The other clue is seeing a system temp of 50C on no load. Chipsets with integrated graphics working hard (ie playing a game) or with a faulty heatsink/fan might reach that temperature, its not very credible otherwise and ambient case temperatures needed to do it would be obvious to the touch. A pointer to a misread temp sensor rather than a real fault.
 

overkill

Distinguished Member
Perhaps not immediately, sometimes takes a while for them to get round to it, its worth checking online and with the mboard manufacturer if your board has a known problem though. If confirmed you can usually increase the thermal cutout trigger as a workround.

The other clue is seeing a system temp of 50C on no load. Chipsets with integrated graphics working hard (ie playing a game) or with a faulty heatsink/fan might reach that temperature, its not very credible otherwise and ambient case temperatures needed to do it would be obvious to the touch. A pointer to a misread temp sensor rather than a real fault.
Agreed.

It's worth signing up to your Boards manufacturers forum to see if anything has been posted on the topic, and to see if any BIOS updates have worked. It might even be worth just posting there to see if the problem is common anyway.

@mattclarkie, the new AMD stock coolers are pretty hefty as you say. The ones for the 6000 and 6400 are the heatpipe type. If the OP is using one of those, then something else is wrong as they aren't far off the 3rd party coolers for performance.
 

jrwagh333

Novice Member
Yeah, i have the 6000+ and as soon as i turn my PC on after about 2 days of it being off, its at 30 and within 5 minutes gose to around 50.

My mobo is - "Asrock ALiveDual-eSATAII" - i'll look around the internet for an update, i dont suppose anyone else has this board? - http://www.asrock.com/mb/overview.asp?Model=Alivedual-esata2

I use the fan that came with the chip but am looking into this one
http://www.overclockers.co.uk/showproduct.php?prodid=HS-021-ZA&groupid=701&catid=57&subcat=821

do you think it will do a better job and is it bigger then the one i have becuase i dont know the dimentions of the one i have now :(

Ive took the side of the case of and got a fan blowing in there and the CPU temp on no load is 37 Degrees C. Something must be wrong.

Thanks everyone for your help by the way :smashin:
 

Paul Shirley

Novice Member
Ive took the side of the case of and got a fan blowing in there and the CPU temp on no load is 37 Degrees C. Something must be wrong.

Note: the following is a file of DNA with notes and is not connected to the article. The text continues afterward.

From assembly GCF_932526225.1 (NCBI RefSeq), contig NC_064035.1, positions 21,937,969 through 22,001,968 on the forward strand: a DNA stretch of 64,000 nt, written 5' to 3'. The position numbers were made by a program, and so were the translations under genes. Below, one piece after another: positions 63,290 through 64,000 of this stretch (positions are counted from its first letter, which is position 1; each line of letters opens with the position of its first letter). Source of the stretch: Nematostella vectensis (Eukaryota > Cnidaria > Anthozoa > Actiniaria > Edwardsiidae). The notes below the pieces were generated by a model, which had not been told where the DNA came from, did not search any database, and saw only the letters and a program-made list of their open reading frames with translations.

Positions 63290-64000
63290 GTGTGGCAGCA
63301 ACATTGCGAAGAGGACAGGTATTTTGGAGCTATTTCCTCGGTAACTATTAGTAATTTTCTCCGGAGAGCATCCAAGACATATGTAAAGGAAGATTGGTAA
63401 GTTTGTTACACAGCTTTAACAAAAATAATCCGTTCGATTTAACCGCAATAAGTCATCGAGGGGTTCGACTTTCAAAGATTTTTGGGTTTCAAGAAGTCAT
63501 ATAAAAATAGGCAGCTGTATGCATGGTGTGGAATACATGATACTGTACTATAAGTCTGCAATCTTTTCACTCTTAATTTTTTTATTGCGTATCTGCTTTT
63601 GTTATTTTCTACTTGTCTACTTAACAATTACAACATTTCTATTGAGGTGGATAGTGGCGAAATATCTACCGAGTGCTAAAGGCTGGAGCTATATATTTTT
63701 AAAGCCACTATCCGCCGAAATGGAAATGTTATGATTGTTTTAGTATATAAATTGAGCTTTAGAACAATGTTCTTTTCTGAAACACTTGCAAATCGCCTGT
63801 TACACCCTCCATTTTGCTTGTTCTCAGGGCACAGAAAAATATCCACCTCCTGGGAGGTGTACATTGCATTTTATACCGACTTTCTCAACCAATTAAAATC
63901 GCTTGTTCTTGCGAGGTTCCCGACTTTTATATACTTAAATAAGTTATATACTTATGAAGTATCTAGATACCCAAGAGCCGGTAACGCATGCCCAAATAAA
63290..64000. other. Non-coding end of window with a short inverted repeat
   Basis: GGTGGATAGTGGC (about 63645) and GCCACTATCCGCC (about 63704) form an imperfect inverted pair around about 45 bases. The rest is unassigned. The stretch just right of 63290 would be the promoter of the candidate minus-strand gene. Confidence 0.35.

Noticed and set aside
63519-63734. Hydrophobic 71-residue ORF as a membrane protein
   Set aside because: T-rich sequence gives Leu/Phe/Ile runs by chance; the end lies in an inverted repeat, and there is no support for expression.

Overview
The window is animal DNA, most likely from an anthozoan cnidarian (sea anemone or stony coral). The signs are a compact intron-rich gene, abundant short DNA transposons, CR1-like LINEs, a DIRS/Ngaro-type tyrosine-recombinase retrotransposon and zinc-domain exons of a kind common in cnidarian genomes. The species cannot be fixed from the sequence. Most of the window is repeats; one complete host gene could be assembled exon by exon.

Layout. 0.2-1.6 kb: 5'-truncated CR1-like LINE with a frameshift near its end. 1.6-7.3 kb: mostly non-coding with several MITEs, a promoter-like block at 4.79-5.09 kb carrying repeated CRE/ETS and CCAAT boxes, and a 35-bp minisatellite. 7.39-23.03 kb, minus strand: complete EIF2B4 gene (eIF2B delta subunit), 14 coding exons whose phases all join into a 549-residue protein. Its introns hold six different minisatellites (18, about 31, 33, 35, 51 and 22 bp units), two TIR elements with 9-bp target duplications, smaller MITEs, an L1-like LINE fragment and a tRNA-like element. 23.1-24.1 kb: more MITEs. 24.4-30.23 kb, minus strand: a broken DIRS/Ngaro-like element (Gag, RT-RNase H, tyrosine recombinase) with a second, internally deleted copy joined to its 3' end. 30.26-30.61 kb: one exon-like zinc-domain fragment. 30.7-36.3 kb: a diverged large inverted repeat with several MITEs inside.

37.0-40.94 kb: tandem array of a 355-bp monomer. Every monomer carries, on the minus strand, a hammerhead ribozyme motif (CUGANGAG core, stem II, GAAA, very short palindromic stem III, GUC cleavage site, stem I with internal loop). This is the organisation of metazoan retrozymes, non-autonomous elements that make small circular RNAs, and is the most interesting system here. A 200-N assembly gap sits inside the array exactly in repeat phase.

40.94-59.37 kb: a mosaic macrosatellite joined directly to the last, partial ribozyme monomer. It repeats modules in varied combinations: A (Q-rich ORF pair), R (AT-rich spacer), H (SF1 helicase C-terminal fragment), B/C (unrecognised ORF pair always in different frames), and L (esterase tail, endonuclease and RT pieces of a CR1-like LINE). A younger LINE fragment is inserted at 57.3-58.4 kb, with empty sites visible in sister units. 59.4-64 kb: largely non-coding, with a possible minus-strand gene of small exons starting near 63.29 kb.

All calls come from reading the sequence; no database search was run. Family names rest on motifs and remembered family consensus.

Another thing to check is that Cool'n'Quiet is actually enabled in the BIOS, otherwise your CPU is never really under no load and that would be a believable temp... so obvious we all overlooked it :rotfl:

If that turns out to be the problem then you probably just need to improve case ventilation - check front and side fans blow in, rear ones blow out. The stock cooler wont have much headroom on a 6000 and needs all the help it can get. On really bad case designs drilling a few large holes in the side panel can help, I do it near the drive cage and stick on fan dust grills.
 

jetinder

Novice Member
I was in the same shoes as you so i know what your going through.

Ive took the side of the case of and got a fan blowing in there and the CPU temp on no load is 37 Degrees C. Something must be wrong.
That proves it......... your case is getting hot and that isnt helping the CPU.......

Getting a better case with better ventilation will help a lot to lower temps.

If you can't afford that, then do as i suggested in my last post on here.

I use the fan that came with the chip but am looking into this one
http://www.overclockers.co.uk/showpr...=57&subcat=821
The old fan was ok in an " ideal world " but the new one will make it run cooler but if the PC case is hot you wont see that much difference.

i dont know the dimentions of the one i have now
Get a 6 inch ruler and roughly measure it as square (Height, width, depth), then get a tape measure and
:-
1) Measure how high the side panel is from the bottom of the case.

2) Measure how much space you have from the top of your current heat sink and fan to the top edge of the case (where the side panel fits).

These 2 measurements will tell you if your new fan will roughly fit or not.......

I had to do the same on my PC with my new heat sink and fan.........its a pain to do but worth it as then you know what can and can't fit in the case or if your getting a new case how big it needs to be.
 

mattclarkie

Novice Member
I was just going to suggest checking the Cool n Quiet.

With the Asus boards there is an app that you can install which also manages the Cool and Quiet, called Cool 'n' Quiet (duh). I assume that Asrock also have a similar app to, working on the theory that the mobo supports the feature.
 

jrwagh333

Novice Member
Iknow for a fact that Cool'N'Quiet is DISABLED. so making this enabled will improve the temps?

What does it acctualy do?

EDIT Just turned on Cool'n'Quiet.. Normaly sitting around 50'C on no load with case on, Sitting around 42'C With case off, no load, desk fan blowing in... I'll report back this evening with temps with Cool'nQuiet on.

Also while i was in bios i had a look around and if i wish i can enable AM2 Boost... What is this?
 

overkill

Distinguished Member
Iknow for a fact that Cool'N'Quiet is DISABLED. so making this enabled will improve the temps?

What does it acctualy do?

EDIT Just turned on Cool'n'Quiet.. Normaly sitting around 50'C on no load with case on, Sitting around 42'C With case off, no load, desk fan blowing in... I'll report back this evening with temps with Cool'nQuiet on.

Also while i was in bios i had a look around and if i wish i can enable AM2 Boost... What is this?
I wouldn't enable it. The idea is that it trades off noise against temp. As the CPU load decreases so does the fan speed. It aims at a mean temp that balances between noise and temp.

I never use it.